What about imagining that you have more than one ticket? What would you do with them? You are only capable of using one. Would you save them for your family and closest friends? Would you sell them to the highest bidder? Or would you give them away to anyone who would take them.


Have you ever thought how blessed you are to have a roof to live, food to eat and a health care to secure you? You know, having a place is important. It gives one a sense of belonging. Lydia and our friends from St. Luke’s Van Ness could tell us the devastating scenario they witnessed visiting the children at the Garbage Disposal area in Manila. Hundreds of children who sleep in the smokey and filthy cold garbage place, and are vulnerable to diseases and even death. That’s why homelessness is so devastating. The physical effects are bad enough. But the emotional effect is a feeling of not belonging anywhere. Of not having a place. Jesus himself experienced this feeling of not having a place during his birth and when he said “foxes have holes but the son of man has nowhere to lay his head.” Yet he didn’t want us to feel that way thus he promised us to go and prepare a place for us in the kingdom of God.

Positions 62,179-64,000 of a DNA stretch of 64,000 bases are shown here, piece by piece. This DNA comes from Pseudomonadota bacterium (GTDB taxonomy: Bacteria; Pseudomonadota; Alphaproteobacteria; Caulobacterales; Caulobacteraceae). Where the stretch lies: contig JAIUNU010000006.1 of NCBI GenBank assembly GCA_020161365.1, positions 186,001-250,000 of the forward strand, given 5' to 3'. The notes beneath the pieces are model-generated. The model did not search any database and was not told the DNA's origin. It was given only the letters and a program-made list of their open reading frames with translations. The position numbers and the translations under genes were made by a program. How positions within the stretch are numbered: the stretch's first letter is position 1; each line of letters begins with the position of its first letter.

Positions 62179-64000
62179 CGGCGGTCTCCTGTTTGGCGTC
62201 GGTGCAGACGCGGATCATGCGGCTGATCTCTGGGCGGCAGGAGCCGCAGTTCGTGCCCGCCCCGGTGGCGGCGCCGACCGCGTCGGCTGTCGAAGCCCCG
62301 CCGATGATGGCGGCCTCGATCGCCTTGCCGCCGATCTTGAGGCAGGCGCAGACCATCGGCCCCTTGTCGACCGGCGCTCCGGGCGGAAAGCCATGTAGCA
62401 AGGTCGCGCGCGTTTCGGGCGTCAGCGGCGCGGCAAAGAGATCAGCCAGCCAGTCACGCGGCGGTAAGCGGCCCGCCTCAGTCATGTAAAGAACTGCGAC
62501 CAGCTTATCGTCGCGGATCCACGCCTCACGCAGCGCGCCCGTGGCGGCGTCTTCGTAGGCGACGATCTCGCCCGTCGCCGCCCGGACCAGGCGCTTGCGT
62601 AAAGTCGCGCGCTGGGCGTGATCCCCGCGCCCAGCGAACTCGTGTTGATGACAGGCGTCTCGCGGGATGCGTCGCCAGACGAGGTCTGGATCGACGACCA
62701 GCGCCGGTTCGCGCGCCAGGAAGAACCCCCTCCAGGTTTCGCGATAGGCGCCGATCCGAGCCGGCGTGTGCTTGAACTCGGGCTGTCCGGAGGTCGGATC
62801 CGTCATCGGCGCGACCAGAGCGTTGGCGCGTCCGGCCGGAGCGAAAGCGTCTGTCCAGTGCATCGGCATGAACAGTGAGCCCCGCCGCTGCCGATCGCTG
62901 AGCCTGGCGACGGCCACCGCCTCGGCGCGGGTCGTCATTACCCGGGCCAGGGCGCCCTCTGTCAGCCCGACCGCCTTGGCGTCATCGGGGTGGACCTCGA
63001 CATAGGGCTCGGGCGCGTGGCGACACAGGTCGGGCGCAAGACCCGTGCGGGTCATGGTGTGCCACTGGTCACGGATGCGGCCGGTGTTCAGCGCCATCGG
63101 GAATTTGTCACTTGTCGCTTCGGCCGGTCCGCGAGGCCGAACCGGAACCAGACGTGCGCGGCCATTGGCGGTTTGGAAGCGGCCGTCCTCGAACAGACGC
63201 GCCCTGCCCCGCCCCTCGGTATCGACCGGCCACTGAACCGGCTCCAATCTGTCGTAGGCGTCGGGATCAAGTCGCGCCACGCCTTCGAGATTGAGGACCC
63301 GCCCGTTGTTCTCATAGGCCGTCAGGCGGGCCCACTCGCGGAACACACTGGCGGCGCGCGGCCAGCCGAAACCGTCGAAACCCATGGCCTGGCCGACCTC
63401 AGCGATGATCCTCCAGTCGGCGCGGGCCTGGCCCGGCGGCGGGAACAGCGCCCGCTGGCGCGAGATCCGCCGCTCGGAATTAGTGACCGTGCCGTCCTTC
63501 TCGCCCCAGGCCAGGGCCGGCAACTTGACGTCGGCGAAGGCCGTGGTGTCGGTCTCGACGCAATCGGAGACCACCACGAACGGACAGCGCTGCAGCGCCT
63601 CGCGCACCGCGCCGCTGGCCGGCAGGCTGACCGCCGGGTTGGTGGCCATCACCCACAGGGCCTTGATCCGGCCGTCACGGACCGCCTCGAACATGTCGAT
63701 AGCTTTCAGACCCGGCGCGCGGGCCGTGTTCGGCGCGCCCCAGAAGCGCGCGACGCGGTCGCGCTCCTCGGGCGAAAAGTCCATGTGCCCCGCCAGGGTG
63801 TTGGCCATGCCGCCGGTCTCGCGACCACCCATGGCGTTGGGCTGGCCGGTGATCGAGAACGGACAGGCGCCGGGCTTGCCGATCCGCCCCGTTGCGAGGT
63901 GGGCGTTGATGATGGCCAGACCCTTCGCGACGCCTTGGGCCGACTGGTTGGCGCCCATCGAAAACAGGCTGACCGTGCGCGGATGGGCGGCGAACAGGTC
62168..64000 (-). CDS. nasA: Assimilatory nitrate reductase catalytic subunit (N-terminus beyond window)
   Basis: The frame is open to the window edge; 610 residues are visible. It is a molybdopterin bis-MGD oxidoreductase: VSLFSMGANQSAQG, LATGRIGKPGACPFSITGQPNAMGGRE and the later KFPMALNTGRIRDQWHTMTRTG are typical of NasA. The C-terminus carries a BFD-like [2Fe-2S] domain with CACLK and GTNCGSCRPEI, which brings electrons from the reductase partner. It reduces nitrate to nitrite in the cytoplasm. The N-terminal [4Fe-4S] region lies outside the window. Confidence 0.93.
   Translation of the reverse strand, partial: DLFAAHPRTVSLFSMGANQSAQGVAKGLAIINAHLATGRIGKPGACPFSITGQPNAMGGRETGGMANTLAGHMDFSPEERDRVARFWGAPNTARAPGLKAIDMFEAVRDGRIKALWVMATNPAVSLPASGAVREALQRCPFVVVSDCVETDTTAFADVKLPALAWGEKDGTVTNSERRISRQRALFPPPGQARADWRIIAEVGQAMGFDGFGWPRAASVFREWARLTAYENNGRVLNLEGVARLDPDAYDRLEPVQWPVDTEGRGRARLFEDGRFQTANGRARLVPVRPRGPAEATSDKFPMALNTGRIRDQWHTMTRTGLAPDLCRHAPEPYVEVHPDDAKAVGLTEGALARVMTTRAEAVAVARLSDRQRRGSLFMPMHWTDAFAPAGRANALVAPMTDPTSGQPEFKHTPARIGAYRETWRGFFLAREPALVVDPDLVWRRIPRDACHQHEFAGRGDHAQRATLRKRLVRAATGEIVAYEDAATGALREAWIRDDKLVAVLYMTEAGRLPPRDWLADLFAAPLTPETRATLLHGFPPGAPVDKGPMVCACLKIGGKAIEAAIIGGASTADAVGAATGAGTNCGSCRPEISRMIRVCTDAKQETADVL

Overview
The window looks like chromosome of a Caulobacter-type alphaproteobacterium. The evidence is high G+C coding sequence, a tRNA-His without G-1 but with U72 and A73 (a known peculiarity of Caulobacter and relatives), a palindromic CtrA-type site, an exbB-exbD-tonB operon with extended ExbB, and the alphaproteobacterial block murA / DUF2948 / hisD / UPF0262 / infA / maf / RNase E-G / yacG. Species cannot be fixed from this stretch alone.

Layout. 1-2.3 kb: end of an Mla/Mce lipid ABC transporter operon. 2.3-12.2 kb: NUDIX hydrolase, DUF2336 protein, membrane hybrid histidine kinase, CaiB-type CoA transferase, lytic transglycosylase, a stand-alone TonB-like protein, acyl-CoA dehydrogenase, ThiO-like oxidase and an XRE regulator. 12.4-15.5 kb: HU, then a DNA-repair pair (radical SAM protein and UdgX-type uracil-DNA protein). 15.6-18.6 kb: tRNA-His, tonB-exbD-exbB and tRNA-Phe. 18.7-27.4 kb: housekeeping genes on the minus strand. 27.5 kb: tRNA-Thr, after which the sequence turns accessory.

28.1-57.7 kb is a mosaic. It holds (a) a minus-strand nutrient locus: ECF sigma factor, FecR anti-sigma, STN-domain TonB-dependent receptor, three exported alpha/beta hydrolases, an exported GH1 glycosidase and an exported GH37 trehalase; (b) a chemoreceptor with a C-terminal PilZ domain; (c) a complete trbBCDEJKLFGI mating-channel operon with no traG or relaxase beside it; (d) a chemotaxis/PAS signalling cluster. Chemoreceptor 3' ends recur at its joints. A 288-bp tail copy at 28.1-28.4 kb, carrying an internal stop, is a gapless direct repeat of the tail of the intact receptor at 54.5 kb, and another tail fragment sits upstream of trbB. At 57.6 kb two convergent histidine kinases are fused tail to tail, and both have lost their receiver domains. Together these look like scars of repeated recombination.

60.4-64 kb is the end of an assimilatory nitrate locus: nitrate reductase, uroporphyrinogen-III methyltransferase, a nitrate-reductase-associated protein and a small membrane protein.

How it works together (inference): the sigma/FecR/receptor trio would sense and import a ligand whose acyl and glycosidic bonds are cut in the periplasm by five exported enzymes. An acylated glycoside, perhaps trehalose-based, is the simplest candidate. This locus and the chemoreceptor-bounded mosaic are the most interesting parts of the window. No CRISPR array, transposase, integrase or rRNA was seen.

If you have been observing where people sit in our Church pews, People had their places, just as people have their places in most churches. That can be good and bad. If people get selfish about it and make visitors feel uncomfortable for having sat in their place, its bad. But if, having a place, gives people a sense of belonging, then it is good.